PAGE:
In the nineteenth century, prominent scientists such as Charles Lyell, Charles Darwin, Sir William Thomson (Lord Kelvin), and Thomas Huxley, were in continual debate about the age of the earth. The discovery of the radioactive properties of uranium in 1896 by Henri Becquerel subsequently revolutionized the way scientists measured the age of artifacts and supported the theory that the earth was considerably older than what some scientists believed.
There are several methods of determining the actual or relative age of the earth's crust: examination of fossil remains of plants and animals, relating the magnetic field of ancient days to the current magnetic field of the earth, and examination of artifacts from past civilizations. However, one of the most widely used and accepted method is radioactive dating. All radioactive dating is based on the fact that a radioactive substance, through its characteristic disintegration, eventually transmutes into a stable nuclide. When the rate of decay of a radioactive substance is known, the age of a specimen can be determined from the relative proportions of the remaining radioactive material and the product of its decay.
In 1907, the American chemist Bertram Boltwood demonstrated that he could determine the age of a rock containing uranium-238 and thereby proved to the scientific community that radioactive dating was a reliable method. Uranium-238, whose half-life is 4.5 billion years, transmutes into lead-206, a stable end-product. Boltwood explained that by studying a rock containing uranium-238, one can determine the age of the rock by measuring the remaining amount of uranium-238 and the relative amount of lead-206. The more lead the rock contains, the older it is.
The long half-life of uranium-238 makes it possible to date only the oldest rocks. This method is not reliable for measuring the age of rocks less than 10 million years old because so little of the uranium will have decayed within that period of time. This method is also very limited because uranium is not found in every old rock. It is rarely found in sedimentary or metamorphic rocks, and is not found in all igneous rocks. Another method for dating the rocks of the earth's crust is the rubidium-87/strontium-87 method. Although the half-life of rubidium-87 is even longer than uranium-238 (49 billion years or 10 times the age of the earth), it is useful because it can be found in almost all igneous rocks. Perhaps the best method for dating rocks is the potassium-40/argon-40 method. Potassium is a very common mineral and is found in sedimentary, metamorphic, and igneous rock. Also, the half-life of potassium-40 is only 1.3 billion years, so it can be used to date rocks as young as 50,000 years old.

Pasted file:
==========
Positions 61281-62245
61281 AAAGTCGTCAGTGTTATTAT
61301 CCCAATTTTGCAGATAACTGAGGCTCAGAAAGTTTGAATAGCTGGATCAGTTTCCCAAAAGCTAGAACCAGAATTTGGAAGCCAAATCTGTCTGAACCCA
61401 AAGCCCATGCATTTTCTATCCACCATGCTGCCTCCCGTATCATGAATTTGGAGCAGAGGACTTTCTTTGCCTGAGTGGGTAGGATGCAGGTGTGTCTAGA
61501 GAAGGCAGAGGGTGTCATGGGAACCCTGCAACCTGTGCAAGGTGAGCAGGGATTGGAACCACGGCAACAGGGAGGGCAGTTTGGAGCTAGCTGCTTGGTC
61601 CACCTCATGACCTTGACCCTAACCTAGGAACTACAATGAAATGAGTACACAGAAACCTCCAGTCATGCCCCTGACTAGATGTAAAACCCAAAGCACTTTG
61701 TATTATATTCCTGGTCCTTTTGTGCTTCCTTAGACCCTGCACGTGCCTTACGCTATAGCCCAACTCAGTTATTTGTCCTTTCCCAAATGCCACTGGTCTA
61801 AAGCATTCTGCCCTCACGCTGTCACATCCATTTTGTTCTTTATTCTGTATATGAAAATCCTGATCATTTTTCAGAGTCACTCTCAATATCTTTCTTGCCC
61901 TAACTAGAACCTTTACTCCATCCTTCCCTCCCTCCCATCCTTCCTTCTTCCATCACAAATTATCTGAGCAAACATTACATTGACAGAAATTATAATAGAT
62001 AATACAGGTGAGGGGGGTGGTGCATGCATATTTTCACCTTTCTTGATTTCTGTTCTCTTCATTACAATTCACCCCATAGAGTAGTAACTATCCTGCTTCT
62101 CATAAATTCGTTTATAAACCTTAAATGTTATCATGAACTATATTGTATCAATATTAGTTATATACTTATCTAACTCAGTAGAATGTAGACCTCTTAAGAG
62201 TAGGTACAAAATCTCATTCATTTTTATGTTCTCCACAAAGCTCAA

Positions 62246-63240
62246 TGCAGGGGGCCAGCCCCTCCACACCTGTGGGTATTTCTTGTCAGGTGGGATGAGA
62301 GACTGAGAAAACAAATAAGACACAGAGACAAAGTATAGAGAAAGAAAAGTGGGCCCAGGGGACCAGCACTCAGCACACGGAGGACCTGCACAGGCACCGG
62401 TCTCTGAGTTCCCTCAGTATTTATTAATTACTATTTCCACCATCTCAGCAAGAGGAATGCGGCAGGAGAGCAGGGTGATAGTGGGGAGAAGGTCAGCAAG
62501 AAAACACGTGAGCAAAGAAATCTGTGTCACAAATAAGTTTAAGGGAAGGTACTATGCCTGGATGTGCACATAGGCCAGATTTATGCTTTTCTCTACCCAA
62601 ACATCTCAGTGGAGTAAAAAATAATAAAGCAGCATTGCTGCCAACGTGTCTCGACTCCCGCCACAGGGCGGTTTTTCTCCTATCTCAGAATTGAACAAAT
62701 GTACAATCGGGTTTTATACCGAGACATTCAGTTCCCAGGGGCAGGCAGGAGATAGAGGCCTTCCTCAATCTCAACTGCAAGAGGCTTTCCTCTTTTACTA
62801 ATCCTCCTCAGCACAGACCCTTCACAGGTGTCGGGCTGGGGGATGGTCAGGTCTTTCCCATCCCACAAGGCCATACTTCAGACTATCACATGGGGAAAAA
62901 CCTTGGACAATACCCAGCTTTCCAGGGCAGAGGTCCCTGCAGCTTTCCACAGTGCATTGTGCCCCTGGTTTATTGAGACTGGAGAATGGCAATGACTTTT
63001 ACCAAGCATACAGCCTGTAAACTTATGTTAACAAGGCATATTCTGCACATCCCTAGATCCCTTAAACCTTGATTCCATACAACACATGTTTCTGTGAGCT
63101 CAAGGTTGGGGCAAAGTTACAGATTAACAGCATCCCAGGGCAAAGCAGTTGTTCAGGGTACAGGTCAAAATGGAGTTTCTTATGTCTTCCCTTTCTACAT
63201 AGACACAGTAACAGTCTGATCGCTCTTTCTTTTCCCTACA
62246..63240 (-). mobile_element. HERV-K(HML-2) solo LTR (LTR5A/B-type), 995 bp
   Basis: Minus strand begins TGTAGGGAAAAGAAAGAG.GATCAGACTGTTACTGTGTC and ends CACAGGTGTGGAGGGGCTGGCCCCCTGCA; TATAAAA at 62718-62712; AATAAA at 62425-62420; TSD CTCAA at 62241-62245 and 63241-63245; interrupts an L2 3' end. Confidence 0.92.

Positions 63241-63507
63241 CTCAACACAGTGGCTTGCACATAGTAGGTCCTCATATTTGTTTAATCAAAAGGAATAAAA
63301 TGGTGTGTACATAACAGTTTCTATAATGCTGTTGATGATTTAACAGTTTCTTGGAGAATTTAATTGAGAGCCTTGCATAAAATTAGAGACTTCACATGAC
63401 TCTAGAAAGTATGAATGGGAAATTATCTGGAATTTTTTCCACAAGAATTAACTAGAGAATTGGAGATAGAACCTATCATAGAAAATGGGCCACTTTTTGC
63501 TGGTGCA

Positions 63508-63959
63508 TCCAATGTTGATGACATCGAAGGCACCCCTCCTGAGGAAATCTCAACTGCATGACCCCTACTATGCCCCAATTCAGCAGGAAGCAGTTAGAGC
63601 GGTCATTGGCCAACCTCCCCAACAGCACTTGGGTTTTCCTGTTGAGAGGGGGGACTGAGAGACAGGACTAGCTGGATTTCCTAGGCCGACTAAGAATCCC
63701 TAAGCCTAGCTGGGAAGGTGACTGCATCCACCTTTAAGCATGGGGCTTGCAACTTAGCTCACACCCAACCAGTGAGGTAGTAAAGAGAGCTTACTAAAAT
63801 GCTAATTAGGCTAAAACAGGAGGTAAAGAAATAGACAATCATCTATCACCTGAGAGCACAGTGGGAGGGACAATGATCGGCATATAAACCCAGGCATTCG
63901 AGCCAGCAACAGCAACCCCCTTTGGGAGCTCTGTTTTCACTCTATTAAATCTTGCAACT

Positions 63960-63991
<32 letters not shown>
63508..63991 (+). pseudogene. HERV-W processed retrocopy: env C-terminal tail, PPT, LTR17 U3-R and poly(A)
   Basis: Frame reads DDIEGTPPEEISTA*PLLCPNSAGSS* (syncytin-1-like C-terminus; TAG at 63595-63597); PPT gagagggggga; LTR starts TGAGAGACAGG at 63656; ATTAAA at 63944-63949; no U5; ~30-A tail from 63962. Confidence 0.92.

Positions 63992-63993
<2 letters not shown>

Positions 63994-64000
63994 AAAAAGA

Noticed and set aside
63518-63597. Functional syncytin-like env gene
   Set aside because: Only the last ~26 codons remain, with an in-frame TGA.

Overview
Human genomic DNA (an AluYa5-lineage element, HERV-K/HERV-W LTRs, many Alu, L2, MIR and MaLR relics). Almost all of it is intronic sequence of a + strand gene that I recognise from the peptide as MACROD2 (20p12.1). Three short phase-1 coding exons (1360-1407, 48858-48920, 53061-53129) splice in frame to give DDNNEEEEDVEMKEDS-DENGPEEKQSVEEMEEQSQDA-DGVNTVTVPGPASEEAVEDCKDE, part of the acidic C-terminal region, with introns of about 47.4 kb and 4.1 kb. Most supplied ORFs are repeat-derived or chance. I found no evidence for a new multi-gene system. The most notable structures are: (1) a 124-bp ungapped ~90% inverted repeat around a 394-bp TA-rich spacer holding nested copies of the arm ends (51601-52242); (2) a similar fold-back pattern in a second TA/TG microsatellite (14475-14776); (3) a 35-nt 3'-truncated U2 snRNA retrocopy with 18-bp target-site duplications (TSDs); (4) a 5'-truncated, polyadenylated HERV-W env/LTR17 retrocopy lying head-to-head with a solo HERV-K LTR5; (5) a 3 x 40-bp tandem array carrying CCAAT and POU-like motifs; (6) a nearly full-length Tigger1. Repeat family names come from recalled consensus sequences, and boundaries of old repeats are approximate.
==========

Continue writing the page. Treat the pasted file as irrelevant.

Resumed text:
In 1947, a radioactive dating method for determining the age of organic materials, was developed by Willard Frank Libby, who received the Nobel Prize in Chemistry in 1960 for his radiocarbon research. All living plants and animals contain carbon, and while most of the total carbon is carbon-12, a very small amount of the total carbon is radioactive carbon-14. Libby found that the amount of carbon-14 remains constant in a living plant or animal and is in equilibrium with the environment, however once the organism dies, the carbon-14 within it diminishes according to its rate of decay. This is because living organisms utilize carbon from the environment for metabolism. Libby, and his team of researchers, measured the amount of carbon-14 in a piece of acacia wood from an Egyptian tomb dating 2700-2600 B.C. Based on the half-life of carbon-14 (5,568 years), Libby predicted that the concentration of carbon-14 would be about 50% of that found in a living tree. His prediction was correct.
Radioactive dating is also used to study the effects of pollution on an environment. Scientists are able to study recent climactic events by measuring the amount of a specific radioactive nuclide that is known to have attached itself to certain particles that have been incorporated into the earth's surface. For example, during the 1960s, when many above-ground tests of nuclear weapons occurred, the earth was littered by cesium-137 (half-life of 30.17 years) particle fallout from the nuclear weapons. By collecting samples of sediment, scientists are able to obtain various types of kinetic information based on the concentration of cesium-137 found in the samples. Lead-210, a naturally occurring radionuclide with a half-life of 21.4 years, is also used to obtain kinetic information about the earth. Radium-226, a grandparent of lead-210, decays to radon-222, the radioactive gas that can be found in some basements. Because it is a gas, radon-222 exists in the atmosphere. Radon-222 decays to polonium-218, which attaches to particles in the atmosphere and is consequently rained out—falling into and traveling through streams, rivers, and lakes.
Radioactive dating has proved to be an invaluable tool and has been used in many scientific fields, including geology, archeology, paleoclimatology, atmospheric science, oceanography, hydrology, and biomedicine. This method of dating has also been used to study artifacts that have received a great deal of public attention, such as the Shroud of Turin, the Dead Sea Scrolls, Egyptian tombs, and Stonehenge. Since the discovery of radioactive dating, there have been several improvements in the equipment used to measure radioactive residuals in samples. For example, with the invention of accelerator mass spectometry, scientists have been able to date samples very accurately.
See also Radioactive decay.
- Radioactive Decay
- Radio Waves - Propagation Of Radio Waves, Transmission Of Radio Waves, Modulating A Sound Wave
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